Cake Emulsifier and Dough Conditioner it’s Halalness questioned.

Cake emulsifier is a food additive used for stabilizing and softening cookie dough. Sometimes it is also used to susbtitute the use of eggs.  In the market this material is known by trade names such as ovalet, SP, Spontan88, TBM (the type of cake emulsifier in Germany), and many more names.  The Halal status of emulsifiers is generally doubtful due to they may be made ​​from plant materials or animal.  And if they are from plant substances in many cases the emulsifiers are often mixed with solid fats.  In which, unfortunately, many times it is not clear what type of fats used (animal or plant based fats).  We should pay careful attention to this and the “halalness” of the product because fats that solidify at room temperature originate from either animal fats OR vegetable fats processes using hydrogenation.  This process allows fats to “keep their shape”.

Here are some examples of what emulsifiers are used for cakes, breads, creamy fillings, mayonaise, etc.

This cake uses a questionable halal emulsifierwhere emulsifiers could be used

Therefore, avoid cake emulsifier that does not have the halal certificate. In the market there are cake emulsifiers which have been certified as halal, but they are sometimes named as bakery ingredients and sold under the trade name that does not characterize whether they are cake emulsifiers or not.

 

 

 

 

halalness questioned

In regards to Dough conditioner, it has many functions.  Dough conditioner is a great tool for any home baker or commercial baker because this ingredient is so versatile.  It’s many use would be to soften the bread dough, developing  and preparing the dough, preserving food, etc.  This is due to the composition of the conditioner which usually contains a variety of ingredients one of which usually includes L-cysteine, soy flour, ascorbic acid, fat, sugar, preservatives, emulsifiers, and gypsum. The ingredients L-cysteine, fats and emulsifiers, is  what make the Dough Conditioner halal status to be doubtful.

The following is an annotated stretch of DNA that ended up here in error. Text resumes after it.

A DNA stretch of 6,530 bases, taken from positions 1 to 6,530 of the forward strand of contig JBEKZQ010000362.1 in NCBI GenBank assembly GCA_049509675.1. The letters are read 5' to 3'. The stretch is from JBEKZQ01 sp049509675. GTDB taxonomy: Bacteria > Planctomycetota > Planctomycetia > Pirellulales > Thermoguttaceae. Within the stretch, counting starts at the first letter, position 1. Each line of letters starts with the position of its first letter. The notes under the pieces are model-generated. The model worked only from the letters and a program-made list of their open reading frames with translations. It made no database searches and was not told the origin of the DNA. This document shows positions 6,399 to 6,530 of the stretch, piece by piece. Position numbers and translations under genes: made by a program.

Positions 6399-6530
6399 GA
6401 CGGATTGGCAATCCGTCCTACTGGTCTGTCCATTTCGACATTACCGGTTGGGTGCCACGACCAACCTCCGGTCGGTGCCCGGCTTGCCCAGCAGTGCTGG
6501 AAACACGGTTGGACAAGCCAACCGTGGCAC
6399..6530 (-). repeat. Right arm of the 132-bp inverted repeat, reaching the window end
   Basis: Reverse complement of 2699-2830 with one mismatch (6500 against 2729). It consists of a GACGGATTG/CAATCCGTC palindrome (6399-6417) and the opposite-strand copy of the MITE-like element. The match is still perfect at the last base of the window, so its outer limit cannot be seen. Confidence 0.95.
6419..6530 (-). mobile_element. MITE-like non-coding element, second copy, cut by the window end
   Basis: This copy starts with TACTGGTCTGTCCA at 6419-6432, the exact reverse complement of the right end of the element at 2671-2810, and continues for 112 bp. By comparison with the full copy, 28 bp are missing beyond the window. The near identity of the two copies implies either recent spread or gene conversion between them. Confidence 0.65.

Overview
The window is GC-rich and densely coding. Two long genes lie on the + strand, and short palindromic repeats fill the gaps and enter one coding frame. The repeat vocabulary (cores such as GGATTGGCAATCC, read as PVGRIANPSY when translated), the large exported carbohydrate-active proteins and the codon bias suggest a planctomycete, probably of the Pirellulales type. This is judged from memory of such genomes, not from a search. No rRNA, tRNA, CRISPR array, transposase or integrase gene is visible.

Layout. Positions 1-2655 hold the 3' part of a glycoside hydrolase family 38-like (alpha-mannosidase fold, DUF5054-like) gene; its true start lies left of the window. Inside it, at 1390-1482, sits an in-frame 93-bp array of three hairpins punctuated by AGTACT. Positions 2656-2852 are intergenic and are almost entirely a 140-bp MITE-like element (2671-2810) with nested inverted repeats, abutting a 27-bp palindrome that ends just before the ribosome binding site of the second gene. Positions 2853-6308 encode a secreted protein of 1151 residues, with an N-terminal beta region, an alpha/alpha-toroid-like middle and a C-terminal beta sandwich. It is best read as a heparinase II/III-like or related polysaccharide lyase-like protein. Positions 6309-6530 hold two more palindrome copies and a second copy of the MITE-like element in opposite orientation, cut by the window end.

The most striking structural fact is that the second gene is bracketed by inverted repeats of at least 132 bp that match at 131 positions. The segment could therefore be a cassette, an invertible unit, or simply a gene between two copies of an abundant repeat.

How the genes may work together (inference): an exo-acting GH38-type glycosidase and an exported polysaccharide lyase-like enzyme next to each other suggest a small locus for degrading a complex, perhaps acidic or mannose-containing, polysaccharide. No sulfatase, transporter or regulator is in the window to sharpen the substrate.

Source: Potency of non-halal food products, and issues on genetically modified food, By Anton Apriyantono, translated by Delina

 

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About the Author

The author is the father of one child who live in Indonesia. Graduated Bachelor in Agricultural Technology IPB, Indonesia. Master in Food Science IPB, Indonesia, PhD in Food Chemistry Reading University, UK. He is a lecturer in the Department of Food Technology and Nutrition, IPB. Has served as minister of agriculture of the Republic of Indonesia. Being auditor Research Institute for Food, Drug, and Cosmetics Indonesian Ulama Council. Chairman of the trustees of Halalan Thoyiban Foundation, and more activities in various organizations related to the field of da'wah, and consumption of halal food.